One morning, not too long ago I visited a school in north London where, when the alarm went off, the children showed me what I should do.
“Hide under the desk” they said, “that is the alarm to tell us there is an intruder in the school.”
My heart broke for these primary school youngsters already aware that, simply by birth, they were already surrounded by those who would harm them.
I was a guest at one of the capital’s Jewish schools as part of a visit organised by the Community Security Trust to introduce me to the sort of antisemitism which was already on the rise in our cities.
As well as explaining the alarm, the children told myself and other visiting MPs stories of the abuse they had faced on their way to school, in the park playing with their siblings or in one terrifying instance of having their car attacked at traffic lights because a pedestrian spotted their keppah, or cap.
And all of this was before the horrifying events of 7th October, and the ensuing conflict in Israel and Gaza, which has led to a significant escalation of antisemitism across the country.
Between that date and 23rd October, The Community Security Trust has recorded at least 600 antisemitic incidents in the UK.
That is the highest number of incidents they have ever recorded in a 17 day period, and a frightening 687% from the same period last year.
The anecdotal evidence is just as disturbing. Some Jewish children have been advised not to wear their blazers on the way to and from school, for fear of antisemitic attacks.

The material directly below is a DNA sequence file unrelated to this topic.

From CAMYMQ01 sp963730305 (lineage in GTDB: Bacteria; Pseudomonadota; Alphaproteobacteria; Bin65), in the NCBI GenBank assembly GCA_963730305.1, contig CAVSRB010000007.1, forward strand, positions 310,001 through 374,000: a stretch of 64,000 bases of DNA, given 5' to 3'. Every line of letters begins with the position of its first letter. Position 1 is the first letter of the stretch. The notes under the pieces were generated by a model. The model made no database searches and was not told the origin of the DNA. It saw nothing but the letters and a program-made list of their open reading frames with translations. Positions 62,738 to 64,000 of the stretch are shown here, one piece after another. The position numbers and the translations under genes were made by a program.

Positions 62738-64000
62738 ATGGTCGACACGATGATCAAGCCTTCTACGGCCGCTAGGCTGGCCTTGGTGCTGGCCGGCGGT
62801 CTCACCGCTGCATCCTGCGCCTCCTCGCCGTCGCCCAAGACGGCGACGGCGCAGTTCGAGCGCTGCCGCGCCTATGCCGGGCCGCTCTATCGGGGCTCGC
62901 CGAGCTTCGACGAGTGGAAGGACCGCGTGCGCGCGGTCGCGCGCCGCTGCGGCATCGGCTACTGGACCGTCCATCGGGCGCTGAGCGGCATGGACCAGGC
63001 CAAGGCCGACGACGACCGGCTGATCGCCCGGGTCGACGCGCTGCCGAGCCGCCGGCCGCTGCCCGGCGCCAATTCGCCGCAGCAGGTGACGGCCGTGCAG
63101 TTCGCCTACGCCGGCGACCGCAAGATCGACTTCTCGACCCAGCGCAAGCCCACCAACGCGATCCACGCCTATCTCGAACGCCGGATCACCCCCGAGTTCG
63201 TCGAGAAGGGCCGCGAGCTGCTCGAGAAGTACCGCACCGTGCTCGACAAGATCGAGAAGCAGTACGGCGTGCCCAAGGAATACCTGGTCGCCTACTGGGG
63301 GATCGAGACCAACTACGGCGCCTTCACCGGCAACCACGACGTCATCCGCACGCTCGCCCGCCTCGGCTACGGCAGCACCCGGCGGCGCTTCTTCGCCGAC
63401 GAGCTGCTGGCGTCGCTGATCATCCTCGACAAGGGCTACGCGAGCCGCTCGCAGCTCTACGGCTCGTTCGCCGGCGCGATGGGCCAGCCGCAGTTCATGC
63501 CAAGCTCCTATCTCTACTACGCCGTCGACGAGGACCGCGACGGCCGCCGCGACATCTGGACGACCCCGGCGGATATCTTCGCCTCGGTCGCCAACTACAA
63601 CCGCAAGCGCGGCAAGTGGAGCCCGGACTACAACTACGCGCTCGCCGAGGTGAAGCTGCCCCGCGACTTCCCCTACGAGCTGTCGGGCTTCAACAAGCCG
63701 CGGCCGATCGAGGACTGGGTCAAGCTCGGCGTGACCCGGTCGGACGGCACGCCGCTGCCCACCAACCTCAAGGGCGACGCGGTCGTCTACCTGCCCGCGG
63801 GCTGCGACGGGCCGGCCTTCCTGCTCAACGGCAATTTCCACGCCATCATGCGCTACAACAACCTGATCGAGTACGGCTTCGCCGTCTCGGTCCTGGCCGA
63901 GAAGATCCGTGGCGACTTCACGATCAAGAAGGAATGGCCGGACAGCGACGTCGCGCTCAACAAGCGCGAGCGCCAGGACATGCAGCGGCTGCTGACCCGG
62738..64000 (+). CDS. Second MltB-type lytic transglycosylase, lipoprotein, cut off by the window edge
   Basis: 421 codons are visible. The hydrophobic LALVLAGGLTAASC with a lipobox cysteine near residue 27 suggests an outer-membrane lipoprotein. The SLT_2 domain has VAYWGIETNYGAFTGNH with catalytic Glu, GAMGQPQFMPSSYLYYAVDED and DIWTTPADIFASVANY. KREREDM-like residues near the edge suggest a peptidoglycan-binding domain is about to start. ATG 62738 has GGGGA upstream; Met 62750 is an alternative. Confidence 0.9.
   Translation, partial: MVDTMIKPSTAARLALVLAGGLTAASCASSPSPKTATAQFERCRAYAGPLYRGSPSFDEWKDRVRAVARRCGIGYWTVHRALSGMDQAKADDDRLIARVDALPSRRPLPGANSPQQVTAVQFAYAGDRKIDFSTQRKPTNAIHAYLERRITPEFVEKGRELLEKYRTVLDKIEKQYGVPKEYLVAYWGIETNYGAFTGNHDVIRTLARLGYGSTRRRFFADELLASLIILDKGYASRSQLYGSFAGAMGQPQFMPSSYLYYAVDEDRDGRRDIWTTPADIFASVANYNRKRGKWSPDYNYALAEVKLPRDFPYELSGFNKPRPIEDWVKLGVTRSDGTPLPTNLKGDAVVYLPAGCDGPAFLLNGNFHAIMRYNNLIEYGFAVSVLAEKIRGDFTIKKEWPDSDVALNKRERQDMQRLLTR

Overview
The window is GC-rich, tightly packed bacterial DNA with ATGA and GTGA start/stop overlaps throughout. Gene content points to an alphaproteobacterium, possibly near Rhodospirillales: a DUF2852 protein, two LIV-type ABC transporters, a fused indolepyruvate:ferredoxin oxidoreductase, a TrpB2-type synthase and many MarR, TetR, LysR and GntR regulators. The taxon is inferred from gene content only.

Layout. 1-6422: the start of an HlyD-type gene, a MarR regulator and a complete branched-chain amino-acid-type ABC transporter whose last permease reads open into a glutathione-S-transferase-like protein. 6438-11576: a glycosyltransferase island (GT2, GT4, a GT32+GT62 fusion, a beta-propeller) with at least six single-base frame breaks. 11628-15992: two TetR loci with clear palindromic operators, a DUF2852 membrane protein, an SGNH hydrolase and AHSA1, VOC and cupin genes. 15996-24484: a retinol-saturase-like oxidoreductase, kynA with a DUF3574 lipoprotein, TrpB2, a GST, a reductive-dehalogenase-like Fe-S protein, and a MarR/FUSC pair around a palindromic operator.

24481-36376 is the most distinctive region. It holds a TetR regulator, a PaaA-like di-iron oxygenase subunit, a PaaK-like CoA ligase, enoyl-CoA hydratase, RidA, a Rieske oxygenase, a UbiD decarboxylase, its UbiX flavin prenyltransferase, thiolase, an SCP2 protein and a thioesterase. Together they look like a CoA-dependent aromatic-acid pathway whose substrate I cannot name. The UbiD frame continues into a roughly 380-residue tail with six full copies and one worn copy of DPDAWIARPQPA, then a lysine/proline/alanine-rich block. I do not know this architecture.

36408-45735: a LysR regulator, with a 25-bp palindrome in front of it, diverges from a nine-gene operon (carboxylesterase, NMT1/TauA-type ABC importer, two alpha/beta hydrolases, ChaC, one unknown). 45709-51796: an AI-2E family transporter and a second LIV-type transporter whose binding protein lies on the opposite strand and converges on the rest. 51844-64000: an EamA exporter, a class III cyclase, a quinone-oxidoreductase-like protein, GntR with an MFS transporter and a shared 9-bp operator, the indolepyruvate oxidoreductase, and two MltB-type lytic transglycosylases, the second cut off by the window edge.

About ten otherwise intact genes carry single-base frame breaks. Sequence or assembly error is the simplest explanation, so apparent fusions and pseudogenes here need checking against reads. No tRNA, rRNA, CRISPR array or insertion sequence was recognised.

Posters of Israeli hostages have been defaced with Hitler moustaches. Antisemitic online “pile-ons” have become far too commonplace. There are reports of an increase in incidents on our University campuses.
All of this has created significant fear in British Jewish communities.
That is why this week I wrote to equalities minister Kemi Badenoch to call for a cross party meeting to address how we can tackle this growing sickness.
I am confident the minister shares my belief that there is no place for bigotry or hatred in our country, as do others across politics.
If we are to stamp out antisemitism I believe that we must do it together, build on the cross-party consensus which emerged in October and not allow party politics to intervene.
Division is what has fed this evil and we must not allow division to undermine our attempts to tackle it.
Instead we should look to the spirit in which, each year, parliament comes together to debate Holocaust Memorial Day to reflect both respect for those who lost their lives and determination that it should never happen again.
In the current difficult climate we now must demonstrate that we are as good as our word. Those children in that school in North London, and in others across the country, deserve no less.
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